Civil society must move from advocating for change to becoming the implementers of that change.
Civil society is both a decorative political catchword, undeniably with a positive connotation, and a technical concept, arguing that the political sphere has to incorporate the interests and roles of societal actors.
The idea of civil society has become ubiquitous in development discourse and policy-making circles after the largest mass Civil Society Organisations (CSO) in Africa, in the form of the UDF, ANC and PAC, defeated an unjust and illegitimate government. As such, civil society was believed to have the powers of transforming the state, thwarting authoritarianism and achieving democracy.
This notion, dominant in the 1970-80s, equated it with the wide-scale dissident opposed to an undemocratic state. Therefore, the current shape of civil society in South Africa should be located within the legacy of the apartheid regime, and civil strife preceding the first democratic election in 1994.
However, in the last two decades these roles have shifted as the actors and purpose of civil society has changed. A core focus of civil society organisations in South Africa today seems to be centred around political accountability. This accountability seems directed at one individual – the President.
While accountability is key within any democratic dispensation, this cannot be the only role of civil society organisations. In 2014, after I left the Parliament of the Republic of South Africa, myself and a team of researchers spent an extensive period researching the needs of communities, specifically in rural KwaZulu-Natal and the Eastern Cape.
Research showed that while these communities still have a prodigious loyalty to the ANC, they no longer feel their voices are heard within the national discourse of both the ruling party and the government.
One elderly woman, who resides on the border between the Eastern Cape and KwaZulu-Natal, admits that she feels completely forgotten by her local leaders (by this she meant her councillor and mayor). From her explanation, we understood that she made a distinction between the ANC as the governing party, and the ANC as represented by her local councillor.
Through our research, we realised this is a common manifestation in rural communities. While people still align to the ANC, they feel that on a local level it no longer resonates with them as a service delivery and advocacy agent. This realisation was critical in reframing our thinking. The ANC, once the advocate of the people, no longer represents that to rural communities. Despite still having a monopoly on the rural vote, it’s the attitudes of these votes to the ANC in local government, which could de-monopolise this base. This was evident in our research.
This of course, is the natural transition that any civil society organisation makes when they enter the political space. They must move from advocating for change, to becoming the implementers of that change. But this raises another question. Are they really implementing these changes which they have historically advocated for?
Either way, what we realised is that the people want an advocating voice, which speaks truth to power while simultaneously delivering on what people need. This is fundamentally different from the role of the opposition, who raise issues to score political points and garner votes. This advocacy needs to supersede politicking. Instead it should be about the issues.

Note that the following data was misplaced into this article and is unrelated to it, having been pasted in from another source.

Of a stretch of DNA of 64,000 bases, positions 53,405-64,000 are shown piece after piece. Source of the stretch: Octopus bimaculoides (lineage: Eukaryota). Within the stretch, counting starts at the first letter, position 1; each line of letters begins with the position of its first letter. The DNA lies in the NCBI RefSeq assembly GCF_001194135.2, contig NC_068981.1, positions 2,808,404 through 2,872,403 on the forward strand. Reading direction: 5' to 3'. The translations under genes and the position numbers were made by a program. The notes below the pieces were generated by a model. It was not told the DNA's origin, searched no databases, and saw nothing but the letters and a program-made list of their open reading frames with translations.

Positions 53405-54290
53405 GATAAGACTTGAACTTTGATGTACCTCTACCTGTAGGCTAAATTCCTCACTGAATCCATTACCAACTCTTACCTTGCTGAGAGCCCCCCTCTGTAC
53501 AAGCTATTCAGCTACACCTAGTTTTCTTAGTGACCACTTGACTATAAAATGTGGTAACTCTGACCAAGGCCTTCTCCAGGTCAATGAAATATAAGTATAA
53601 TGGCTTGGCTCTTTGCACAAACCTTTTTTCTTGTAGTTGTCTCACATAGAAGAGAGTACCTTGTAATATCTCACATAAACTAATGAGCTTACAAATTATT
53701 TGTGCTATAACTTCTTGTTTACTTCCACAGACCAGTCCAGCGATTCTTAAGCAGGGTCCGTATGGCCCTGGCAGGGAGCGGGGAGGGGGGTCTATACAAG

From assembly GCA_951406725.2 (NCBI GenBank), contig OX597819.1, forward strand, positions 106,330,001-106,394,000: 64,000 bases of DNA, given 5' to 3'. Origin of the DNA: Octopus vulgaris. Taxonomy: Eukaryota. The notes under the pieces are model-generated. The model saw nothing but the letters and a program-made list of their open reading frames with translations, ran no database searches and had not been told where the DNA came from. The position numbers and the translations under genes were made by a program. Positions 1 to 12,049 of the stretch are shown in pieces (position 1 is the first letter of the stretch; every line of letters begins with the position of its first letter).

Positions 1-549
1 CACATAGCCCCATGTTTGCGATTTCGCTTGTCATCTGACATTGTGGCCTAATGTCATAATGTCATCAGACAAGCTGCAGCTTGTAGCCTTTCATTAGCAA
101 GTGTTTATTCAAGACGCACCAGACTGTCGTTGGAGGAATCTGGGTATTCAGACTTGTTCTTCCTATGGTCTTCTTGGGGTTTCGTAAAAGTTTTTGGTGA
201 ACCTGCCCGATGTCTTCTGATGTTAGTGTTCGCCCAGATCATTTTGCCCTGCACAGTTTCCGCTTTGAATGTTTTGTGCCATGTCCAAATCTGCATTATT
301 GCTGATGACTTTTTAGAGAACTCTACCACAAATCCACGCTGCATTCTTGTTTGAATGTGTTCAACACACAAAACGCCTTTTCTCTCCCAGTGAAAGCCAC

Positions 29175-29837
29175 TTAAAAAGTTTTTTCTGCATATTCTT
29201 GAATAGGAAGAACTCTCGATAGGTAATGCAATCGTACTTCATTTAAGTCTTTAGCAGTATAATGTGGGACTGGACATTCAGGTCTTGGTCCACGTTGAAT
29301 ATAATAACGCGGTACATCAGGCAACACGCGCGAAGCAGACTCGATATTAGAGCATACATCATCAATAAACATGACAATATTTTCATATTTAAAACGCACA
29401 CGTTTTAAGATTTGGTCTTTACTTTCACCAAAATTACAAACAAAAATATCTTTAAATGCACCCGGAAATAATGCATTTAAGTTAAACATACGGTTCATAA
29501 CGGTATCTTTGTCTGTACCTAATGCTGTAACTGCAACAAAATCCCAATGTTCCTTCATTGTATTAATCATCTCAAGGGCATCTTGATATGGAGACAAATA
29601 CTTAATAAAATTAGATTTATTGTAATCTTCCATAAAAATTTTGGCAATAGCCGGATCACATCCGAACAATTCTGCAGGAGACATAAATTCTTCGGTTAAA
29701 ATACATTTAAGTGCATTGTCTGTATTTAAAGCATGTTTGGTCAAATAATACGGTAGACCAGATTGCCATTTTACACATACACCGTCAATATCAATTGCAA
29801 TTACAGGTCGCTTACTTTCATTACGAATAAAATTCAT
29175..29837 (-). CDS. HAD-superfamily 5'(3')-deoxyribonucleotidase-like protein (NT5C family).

In recent years, we have seen a rise in the number of civil society organisation formed. Some have been effective in advocacy for socio-economic transformation. Others have peddled their advocacy to match donor requirements. Nevertheless, what is certain, is that the CSO space is being redefined consistently to speak to the needs of the those who feel they have no voice, especially in their local communities and municipalities.
Civil society is becoming essential for the preservation of democracy. No one sector can solve our country’s socio-economic challenges alone. These roles are increasingly carried out through collaborative frameworks with various stakeholders, led by civil society organisations, slowly starting to de-monopolise the role of the state in providing solutions to key challenges. This unique concept of civil society, as the space where we act for the common good, is growing and could in the future fundamentally change the landscape of delivering “change” that is not dependent on the state. DM
Roy Bhoola is a former Member of Parliament in South Africa. He served as an MP for 10 years from 2004 to 2014. In 2014, after leaving the National Assembly, he co-founded a civil society organisation, which aims to give voice to the concerns of those disillusioned by the promise of democracy. Bhoola is currently the Chairperson of the Allied Movement for Change, and Ward Councillor in Umzinto, KwaZulu-Natal
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Roy Bhoola is a former Member of Parliament in South Africa. He served as an MP for 10 years from 2004 to 2014. In 2014, after leaving the National Assembly, he co-founded a civil society organisation, which aims to give voice to the concerns of those disillusioned by the promise of democracy. Bhoola is currently the Chairperson of the Allied Movement for Change, and Ward Councillor in Umzinto, KwaZulu-Natal.